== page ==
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I’m married to a filmmaker – Vidhu Vinod Chopra.  So I understand well how deep the failure of a film cuts.  My first experience was Kareeb, which released in July 1998, a little over two years after our marriage. The film was dedicated to me. It sank instantly, blowing up not just the bank balance but also Vinod’s reputation. I still remember that feeling of a bottomless pit in my stomach as the reviews and collections came in.  I also remember that Abhijat Joshi, who made his debut as a writer with Kareeb, enthusiastically called the local distributor in his hometown Ahmedabad to check how the film was doing. And the distraught man replied – lag gaye l**de.  This incidentally became our signature line, to be used in all situations of stress – there is something so inherently funny about it that it makes you smile at the worst of times.  Even today, Vinod teases me saying that Kareeb was the most expensive love letter ever written and his biggest failure.

A flop comes with a singular ache. Failure in showbiz is quick and public. Years of work are dismissed in a day. Social media makes it even more hellish – a bad film becomes fodder for memes, barbs and damning 240-character reviews. It’s perhaps the one time that trending isn’t a good thing. But this is the nature of the beast. It’s what everyone in showbiz has signed up for.  The question is – how do you deal with it?

I was bewildered by nastiness when Bombay Velvet collapsed.  I also remember how ugly it became when Saawariya went up against Om Shanti Om in 2007

I chatted with Aamir Khan about it a few years ago on my show The Front Row. He said that he grieves his flops. His exact words were: If a film doesn’t work, it hurts….it hurts like mad. I still respect that decision because that’s the audience I’ve made it for and they haven’t liked it. I usually go into depression and I cry a lot. I’m a person who doesn’t hold back emotionally. I feel that you have to live through failure or loss. You have to allow yourself to feel so you can put it aside. If you deny it, it remains with you all your life.

Failure is the industry norm. Every Friday more films fail than succeed. But sometimes when a film is too big or too hyped, the sinking itself becomes a train-wreck.  Case in point – the recent drubbing of Thugs of Hindostan.  Sometimes, the chatter around failure becomes vicious – I was bewildered by nastiness when Bombay Velvet collapsed.  I also remember how ugly it became when Saawariya went up against Om Shanti Om in 2007.  OSO of course was a blockbuster while Saawariya became a punchline. It was torn apart with a palpable glee – and this was before social media.

That was Ranbir Kapoor’s baptism by fire. Years later, he told me in an interview: Since Saawariya, and every film I have done since then, every choice has been mine, I am responsible for every successful film, I am responsible for every failure. I don’t think a Bombay Velvet or a Jagga Jasoos, or Barfi or Wake Up Sid or Rocket Singh were experimental films, I felt like they were commercial films…Because I have grown up in a film family, I know this world.  I know what success can do to your head and failure can do to your heart. So somewhere I was well-equipped before I came into this world as a working professional.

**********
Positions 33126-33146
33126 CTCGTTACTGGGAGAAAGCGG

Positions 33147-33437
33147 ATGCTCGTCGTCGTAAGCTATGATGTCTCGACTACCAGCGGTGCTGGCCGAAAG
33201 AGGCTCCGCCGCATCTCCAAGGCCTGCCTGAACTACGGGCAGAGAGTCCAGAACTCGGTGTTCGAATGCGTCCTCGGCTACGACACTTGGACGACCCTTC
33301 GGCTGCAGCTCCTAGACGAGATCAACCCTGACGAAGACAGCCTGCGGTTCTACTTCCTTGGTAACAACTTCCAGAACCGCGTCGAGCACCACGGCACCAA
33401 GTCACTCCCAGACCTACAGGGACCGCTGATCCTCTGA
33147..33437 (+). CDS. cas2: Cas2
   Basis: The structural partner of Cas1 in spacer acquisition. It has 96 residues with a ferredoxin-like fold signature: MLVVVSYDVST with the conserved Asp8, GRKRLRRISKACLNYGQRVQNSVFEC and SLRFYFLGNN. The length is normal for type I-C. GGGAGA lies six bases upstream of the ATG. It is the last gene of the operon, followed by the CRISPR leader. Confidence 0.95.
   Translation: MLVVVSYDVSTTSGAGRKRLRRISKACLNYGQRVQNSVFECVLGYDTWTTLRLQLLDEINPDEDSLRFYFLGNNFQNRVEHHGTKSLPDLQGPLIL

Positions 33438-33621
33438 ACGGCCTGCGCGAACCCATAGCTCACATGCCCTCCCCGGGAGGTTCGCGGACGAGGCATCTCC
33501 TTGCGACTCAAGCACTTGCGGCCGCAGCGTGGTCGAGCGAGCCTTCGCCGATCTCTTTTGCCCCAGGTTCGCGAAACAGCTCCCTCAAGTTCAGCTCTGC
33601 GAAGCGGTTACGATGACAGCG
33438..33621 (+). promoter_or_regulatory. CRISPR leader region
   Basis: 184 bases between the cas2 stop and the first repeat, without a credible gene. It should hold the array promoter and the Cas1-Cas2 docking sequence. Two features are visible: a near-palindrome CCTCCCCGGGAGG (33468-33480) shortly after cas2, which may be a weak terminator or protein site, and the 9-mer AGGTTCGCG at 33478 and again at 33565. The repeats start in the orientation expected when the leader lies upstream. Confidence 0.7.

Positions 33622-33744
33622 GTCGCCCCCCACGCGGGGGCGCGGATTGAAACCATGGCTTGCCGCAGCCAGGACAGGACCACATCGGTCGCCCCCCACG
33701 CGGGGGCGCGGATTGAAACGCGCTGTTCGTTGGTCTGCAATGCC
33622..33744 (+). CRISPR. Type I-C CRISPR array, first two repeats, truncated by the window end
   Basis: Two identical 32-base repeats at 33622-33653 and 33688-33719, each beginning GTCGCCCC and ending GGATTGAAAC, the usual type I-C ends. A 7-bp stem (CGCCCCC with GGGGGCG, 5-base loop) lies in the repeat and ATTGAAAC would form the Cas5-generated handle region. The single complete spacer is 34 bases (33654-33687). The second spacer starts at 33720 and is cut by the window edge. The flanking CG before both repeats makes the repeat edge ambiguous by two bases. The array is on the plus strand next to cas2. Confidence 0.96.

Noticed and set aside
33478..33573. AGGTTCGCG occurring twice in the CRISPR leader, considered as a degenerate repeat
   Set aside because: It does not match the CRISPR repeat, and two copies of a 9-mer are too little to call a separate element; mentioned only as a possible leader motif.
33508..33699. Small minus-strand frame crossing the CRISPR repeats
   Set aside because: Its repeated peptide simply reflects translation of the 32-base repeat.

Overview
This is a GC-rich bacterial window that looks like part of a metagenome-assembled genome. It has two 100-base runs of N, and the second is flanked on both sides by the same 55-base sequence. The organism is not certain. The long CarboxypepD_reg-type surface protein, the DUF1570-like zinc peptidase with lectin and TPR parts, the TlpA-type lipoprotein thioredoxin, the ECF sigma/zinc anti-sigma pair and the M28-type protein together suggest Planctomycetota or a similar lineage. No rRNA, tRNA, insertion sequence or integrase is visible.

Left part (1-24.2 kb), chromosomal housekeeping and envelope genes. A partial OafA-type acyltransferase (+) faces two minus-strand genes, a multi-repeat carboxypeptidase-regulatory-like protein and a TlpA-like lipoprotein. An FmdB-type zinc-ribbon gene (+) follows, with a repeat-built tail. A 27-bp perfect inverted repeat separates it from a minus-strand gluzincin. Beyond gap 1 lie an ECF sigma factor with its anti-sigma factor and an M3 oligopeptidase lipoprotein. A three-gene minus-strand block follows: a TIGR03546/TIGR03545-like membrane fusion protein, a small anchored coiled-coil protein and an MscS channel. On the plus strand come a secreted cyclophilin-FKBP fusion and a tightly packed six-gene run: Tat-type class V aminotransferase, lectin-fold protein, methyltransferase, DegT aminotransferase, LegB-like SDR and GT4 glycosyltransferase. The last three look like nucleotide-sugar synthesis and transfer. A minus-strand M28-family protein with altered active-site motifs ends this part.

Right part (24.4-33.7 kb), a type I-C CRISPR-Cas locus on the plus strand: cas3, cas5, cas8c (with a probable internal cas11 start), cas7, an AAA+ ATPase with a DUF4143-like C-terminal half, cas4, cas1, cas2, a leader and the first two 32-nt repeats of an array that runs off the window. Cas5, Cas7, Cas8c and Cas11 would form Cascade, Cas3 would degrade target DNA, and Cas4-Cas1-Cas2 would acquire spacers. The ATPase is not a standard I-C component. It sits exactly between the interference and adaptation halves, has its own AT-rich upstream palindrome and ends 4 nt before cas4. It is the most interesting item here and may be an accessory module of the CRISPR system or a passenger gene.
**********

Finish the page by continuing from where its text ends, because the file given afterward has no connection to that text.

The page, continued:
Kareeb taught me the difficult art of detachment. So when the blockbusters came, we relished the momentary high and moved on. I understood that in a profession as unpredictable as showbiz, the only thing to hold on to is the work itself.  Earlier this year, after the spectacular success of Padmaavat, I asked Ranveer Singh what he learned from the failure of Befikre (I still get flack for liking the film).

He said: I don’t view it as a failure. Others may, but I still got to collaborate with someone special in Aditya Chopra. I learnt so much doing those one shots. For me, the process is the prize. I always say this, but I mean it. I don’t know how people perceived it, box-office numbers – these aren’t my concerns. For me, there is no greater gift than to be able to go to a film set and perform in the capacity of an actor. That itself is a prize. I’m done there. For me, everything else – good, bad, ugly – is either a bonus or not. I had one dream of becoming a mainstream actor in Hindi films. I’m a Hindi film actor. There’s no greater thing. So the acceptance, the fate of films affects me very little. I have this middle path approach. I don’t get carried away by the success of a film. I don’t get bogged down by the failure of a film. I do perhaps, but very briefly and then I’m on to the next thing because that is the gift.

This of course requires a spine of steel. But it is the only way to survive.

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